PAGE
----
February 11, 2004 – News at a glance

Print More

Interview: Four-year terms
The question of whether Vermont should adopt a four-year term for the governor and other lawmakers gets another public hearing Wednesday night in Rutland. The proposal, known as Prop 4, would end the current two-year term for lawmakers and would require an amendment to the state constitution to do so. Mitch Wertlieb talks with state archivist Gregory Sanford about the issue and the history of amending Vermont’s Constitution. (Listen to the interview online.) (VPR)

Dean presidential campaign
Democratic presidential candidate Howard Dean will face enormous pressure from national Democratic leaders to withdraw from the race – if Dean loses next week’s primary in Wisconsin. That’s the viewpoint of Senate President Pro Tempore Peter Welch, who has campaigned for Dean. (VPR)

Mental health funding
Hundreds of mental health care recipients, workers and advocates rallied at the Statehouse on Tuesday. They warned that the state’s system of community mental health centers is on the verge of an unprecedented breakdown unless there’s an increase in state funding. (Listen to the story online or read the transcript.) (VPR)

Capital gains tax reform
The Douglas administration is proposing some changes to its tax reform plan. The changes are designed to benefit farmers and small business owners. (Listen to the story online or read the transcript.) (VPR)

Improper car seat use
A new Vermont law that went into effect January first says children up to the age of eight must now be in a booster seat when traveling by car. But as VPR’s Nina Keck reports, many parents are unaware of that new law and – even more startling – the majority of parents who do use a child seat in the car don’t use it correctly. (Listen to the story online or read the transcript.) (VPR)

Dean ignores Tuesday primaries
Howard Dean ignored a pair of presidential primaries in the South on Tuesday and stayed focused on winning Wisconsin. Dean, who is running for president, played Ping-Pong at an inner city youth center on Tuesday in Milwaukee. He didn’t seriously compete in Virginia and Tennessee and finished in single digits in both states. (AP)

Jeffords call for Lejune hearings
Vermont Senator James Jeffords is calling for congressional hearings on water problems at Camp Lejeune, the largest Marine base on the East Coast. Marine engineers discovered in 1980 that drinking water at Lejeune was highly contaminated with solvents and other organic compounds and pollutants. The contaminated wells were not closed until 1985. (AP)

Fiscal concerns about state budget
Vermont may be in good fiscal shape, but experts are still raising concerns about the state’s proposed 2005 budget. In a recent report, the state’s Joint Fiscal Office says the costs of health care, transportation and projected cuts in federal spending are matters of pressing concern. (AP)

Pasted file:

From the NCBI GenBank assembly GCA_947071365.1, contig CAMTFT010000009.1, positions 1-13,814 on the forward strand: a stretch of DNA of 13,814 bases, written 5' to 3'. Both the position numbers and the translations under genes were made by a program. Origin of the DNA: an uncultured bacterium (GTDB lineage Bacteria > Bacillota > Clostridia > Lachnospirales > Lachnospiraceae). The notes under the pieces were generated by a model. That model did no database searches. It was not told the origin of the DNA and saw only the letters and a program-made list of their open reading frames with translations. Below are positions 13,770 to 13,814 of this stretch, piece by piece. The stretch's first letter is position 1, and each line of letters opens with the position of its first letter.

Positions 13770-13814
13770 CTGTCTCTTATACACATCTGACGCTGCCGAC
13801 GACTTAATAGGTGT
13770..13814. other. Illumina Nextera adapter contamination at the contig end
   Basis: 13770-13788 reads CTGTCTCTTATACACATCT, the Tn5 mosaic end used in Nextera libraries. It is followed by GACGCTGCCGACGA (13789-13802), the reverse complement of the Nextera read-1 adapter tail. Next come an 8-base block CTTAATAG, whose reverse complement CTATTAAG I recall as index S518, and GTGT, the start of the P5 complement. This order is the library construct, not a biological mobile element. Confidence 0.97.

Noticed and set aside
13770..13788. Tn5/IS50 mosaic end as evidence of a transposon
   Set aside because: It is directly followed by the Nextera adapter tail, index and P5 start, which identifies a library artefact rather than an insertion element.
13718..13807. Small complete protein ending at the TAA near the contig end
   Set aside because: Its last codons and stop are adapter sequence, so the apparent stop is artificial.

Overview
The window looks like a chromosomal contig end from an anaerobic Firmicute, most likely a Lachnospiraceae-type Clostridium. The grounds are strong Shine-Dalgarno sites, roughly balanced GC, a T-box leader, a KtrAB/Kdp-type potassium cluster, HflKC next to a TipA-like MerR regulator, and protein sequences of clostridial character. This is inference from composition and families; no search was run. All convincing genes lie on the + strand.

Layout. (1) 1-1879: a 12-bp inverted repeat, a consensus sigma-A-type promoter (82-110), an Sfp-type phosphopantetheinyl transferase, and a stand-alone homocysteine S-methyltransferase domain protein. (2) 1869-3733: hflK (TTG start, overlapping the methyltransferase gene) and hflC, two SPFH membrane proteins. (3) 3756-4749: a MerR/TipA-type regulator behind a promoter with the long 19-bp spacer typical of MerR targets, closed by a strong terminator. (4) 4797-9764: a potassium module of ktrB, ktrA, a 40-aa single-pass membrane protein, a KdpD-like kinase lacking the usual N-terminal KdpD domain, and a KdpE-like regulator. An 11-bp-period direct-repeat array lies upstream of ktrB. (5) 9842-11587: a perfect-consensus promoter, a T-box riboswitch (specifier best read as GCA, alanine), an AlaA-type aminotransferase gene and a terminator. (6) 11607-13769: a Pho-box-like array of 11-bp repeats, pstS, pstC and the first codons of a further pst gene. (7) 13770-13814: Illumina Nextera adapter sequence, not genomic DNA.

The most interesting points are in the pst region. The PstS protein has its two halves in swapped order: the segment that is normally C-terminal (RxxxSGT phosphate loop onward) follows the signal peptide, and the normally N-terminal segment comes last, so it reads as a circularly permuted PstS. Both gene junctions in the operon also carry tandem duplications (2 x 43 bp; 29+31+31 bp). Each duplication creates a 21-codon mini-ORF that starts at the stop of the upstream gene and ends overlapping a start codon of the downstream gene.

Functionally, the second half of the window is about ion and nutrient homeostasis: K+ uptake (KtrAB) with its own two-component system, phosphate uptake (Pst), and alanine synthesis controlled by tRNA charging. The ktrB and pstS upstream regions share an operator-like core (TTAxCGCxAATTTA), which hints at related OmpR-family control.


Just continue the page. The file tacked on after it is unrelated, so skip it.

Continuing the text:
All-day kindergarten
A Barre educator believes the city’s youngsters could benefit from a few more hours in school. Curriculum Coordinator John Tapper says the city should start offering all-day kindergarten. He says doing so would ensure all students get off to a solid start in their school careers. (AP)

Civil War memorial proposed
Historian Howard Coffin calls a Civil War battle that took the lives of more than 1,000 Vermonters “the deadliest day in the history of the state of Vermont.” Coffin wants the Legislature to spend $20,000 for a monument to Vermonters who died in 1864’s Battle of the Wilderness. (AP)

Mercury law would impact battery plant
Officials at the Energizer factory in Bennington are worried about a proposed law that would force battery makers to label the amount of mercury in their products. Energizer employs 350 people at its plants in Bennington and St. Albans. Ronald Taylor, the manager of Energizer’s Bennington plant, says a provision of the law would hurt sales. (AP)

Kimmick in Taiwanese custody
Police in Taiwan say a man who is wanted in Vermont for killing his wife has turned himself in to authorities. Thirty-six-year-old William Kimmick turned himself in on Tuesday in southern Taiwan. (AP)

Truck driver in teen’s death
A Cornwall truck driver will be charged with careless and negligent driving in connection with a crash that injured a teenager from Benson several months ago. Police say 62-year-old Joel King was carrying 7,000 gallons of milk to Franklin, Massachusetts, when his truck hit a Ford pickup (AP)

Three charged in high-speed chase
Three central Vermont men are being charged after a harrowing high-speed car chase with police. Police say 21-year-old Nicholas Mears of Marshfield took them on a 100 mile-per-hour car chase through the back roads of Barre, East Montpelier and East Calais early Tuesday morning. Police say the two other passengers will also be charged. (AP)

Comments are closed.